Having intervened in the foreign exchange market several times in the past year, and given that it is still sitting on foreign exchange reserves of US$449 billion which can cover the monetary base around two times over, the HKMA is unlikely to abandon the currency peg, analysts said.

The peg to the US dollar is the cornerstone of Hong Kong as an international financial centre. Despite there being repeated discussions, the mainstream view is that the city still needs such a regimeLiang Haiming

"The peg to the US dollar is the cornerstone of Hong Kong as an international financial centre. Despite there being repeated discussions, the mainstream view is that the city still needs such a regime," said Liang Haiming, president of Silk Road Valley Research Institute.

But worries are emerging that, given the deteriorating global economic environment, the HKMA will be forced to use up most of its firepower in the period ahead to defend the city's unique currency arrangement, leaving Hong Kong's economy vulnerable, analysts said.

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The chance of a sharp deterioration in the business environment accompanied by massive capital flight has risen, which could precipitate a severe correction in the property market and threaten to undermine the city's financial stability, they said.

There is a clear risk that the HKMA could be called upon to actively defend the Hong Kong dollar through sustained intervention in the currency markets, resulting in a negative net economic impact on the city, analysts said. For much of the year, the Hong Kong dollar has been pressed down against the 7.85 weak end of the trading band.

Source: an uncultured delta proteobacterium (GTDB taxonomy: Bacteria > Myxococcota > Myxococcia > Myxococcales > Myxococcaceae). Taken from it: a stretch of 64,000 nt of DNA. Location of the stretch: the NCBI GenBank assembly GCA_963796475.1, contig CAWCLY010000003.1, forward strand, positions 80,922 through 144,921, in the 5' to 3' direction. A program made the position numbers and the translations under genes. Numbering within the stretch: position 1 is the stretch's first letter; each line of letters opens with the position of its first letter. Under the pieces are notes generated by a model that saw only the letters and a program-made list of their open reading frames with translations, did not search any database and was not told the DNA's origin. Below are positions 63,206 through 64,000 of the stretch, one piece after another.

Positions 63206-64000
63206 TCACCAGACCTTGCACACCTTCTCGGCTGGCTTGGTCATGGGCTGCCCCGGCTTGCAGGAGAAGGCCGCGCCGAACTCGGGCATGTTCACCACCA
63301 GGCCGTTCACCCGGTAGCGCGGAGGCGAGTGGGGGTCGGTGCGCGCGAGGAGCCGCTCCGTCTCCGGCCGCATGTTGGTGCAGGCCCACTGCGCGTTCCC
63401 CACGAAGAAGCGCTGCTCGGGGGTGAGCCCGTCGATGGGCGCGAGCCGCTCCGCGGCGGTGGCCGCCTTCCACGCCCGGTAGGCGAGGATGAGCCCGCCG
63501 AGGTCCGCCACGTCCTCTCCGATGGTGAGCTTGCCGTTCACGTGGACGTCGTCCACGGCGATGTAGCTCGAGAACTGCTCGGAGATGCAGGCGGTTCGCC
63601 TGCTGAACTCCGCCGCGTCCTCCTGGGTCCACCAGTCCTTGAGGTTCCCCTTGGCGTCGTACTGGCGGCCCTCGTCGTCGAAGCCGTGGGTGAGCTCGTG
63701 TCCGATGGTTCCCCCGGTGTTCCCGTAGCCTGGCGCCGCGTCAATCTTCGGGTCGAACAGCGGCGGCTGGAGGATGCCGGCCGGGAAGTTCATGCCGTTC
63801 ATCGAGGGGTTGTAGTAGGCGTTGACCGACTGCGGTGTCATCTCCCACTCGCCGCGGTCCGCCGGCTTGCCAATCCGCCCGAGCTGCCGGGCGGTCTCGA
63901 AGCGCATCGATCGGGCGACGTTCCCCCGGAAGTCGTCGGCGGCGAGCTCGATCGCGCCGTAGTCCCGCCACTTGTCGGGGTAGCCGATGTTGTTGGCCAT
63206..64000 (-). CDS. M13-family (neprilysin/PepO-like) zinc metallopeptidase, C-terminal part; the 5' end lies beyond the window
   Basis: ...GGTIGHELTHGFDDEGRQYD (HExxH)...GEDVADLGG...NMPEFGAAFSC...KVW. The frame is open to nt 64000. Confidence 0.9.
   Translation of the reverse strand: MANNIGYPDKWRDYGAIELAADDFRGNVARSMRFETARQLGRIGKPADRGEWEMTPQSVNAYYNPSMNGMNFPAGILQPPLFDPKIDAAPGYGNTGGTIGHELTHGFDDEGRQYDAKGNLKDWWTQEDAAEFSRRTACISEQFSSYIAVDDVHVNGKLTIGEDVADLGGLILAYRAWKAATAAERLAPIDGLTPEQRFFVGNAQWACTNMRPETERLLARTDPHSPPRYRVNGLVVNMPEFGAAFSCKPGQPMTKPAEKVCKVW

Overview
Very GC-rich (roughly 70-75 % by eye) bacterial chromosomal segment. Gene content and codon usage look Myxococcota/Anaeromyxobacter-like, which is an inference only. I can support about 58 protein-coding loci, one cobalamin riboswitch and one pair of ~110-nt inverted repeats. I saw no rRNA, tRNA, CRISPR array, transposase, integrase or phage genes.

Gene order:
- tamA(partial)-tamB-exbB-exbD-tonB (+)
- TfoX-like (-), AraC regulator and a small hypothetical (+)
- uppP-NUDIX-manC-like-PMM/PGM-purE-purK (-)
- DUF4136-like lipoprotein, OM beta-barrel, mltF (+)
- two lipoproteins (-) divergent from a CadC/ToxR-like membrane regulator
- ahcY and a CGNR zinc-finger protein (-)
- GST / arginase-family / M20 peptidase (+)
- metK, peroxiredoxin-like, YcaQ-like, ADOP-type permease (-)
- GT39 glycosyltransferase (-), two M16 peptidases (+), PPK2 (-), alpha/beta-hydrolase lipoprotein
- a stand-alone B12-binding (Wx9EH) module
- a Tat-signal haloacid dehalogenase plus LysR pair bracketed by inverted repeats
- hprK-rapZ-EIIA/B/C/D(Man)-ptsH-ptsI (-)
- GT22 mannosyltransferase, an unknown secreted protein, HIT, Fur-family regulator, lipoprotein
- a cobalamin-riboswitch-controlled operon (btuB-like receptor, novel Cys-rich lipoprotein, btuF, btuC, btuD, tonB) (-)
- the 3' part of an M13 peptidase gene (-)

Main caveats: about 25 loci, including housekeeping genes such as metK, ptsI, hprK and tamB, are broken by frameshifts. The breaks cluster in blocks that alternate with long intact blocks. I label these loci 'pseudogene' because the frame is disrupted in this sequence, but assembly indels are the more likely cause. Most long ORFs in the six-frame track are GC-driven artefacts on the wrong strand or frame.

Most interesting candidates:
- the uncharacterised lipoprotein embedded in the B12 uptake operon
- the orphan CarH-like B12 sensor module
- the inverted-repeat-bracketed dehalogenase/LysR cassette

Alicia Garcia-Herrero, chief economist at Natixis Bank, said the city's lack of capital controls implies that capital flows can be very volatile. Bank deposits in Hong Kong are massive, at US$1.7 trillion, equivalent to 469 per cent of gross domestic product (GDP), meaning foreign exchange reserves might not be sufficient if they need to cover the monetary base in a situation of large deposit withdrawals.

Indeed, Hong Kong is on the verge of its first recession in a decade, with anti-government protests affecting tourism and biting into retail sales. The government last week downgraded its GDP growth forecast for 2019 from 2 to 3 per cent to 0 to 1 per cent, which would be weakest economic position since 2009.

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In addition, China's trade war with the United States continues to unleash damage, with US President Donald Trump now tying the largely stalled trade talks with a "humane" resolution of Hong Kong's deepening political crisis.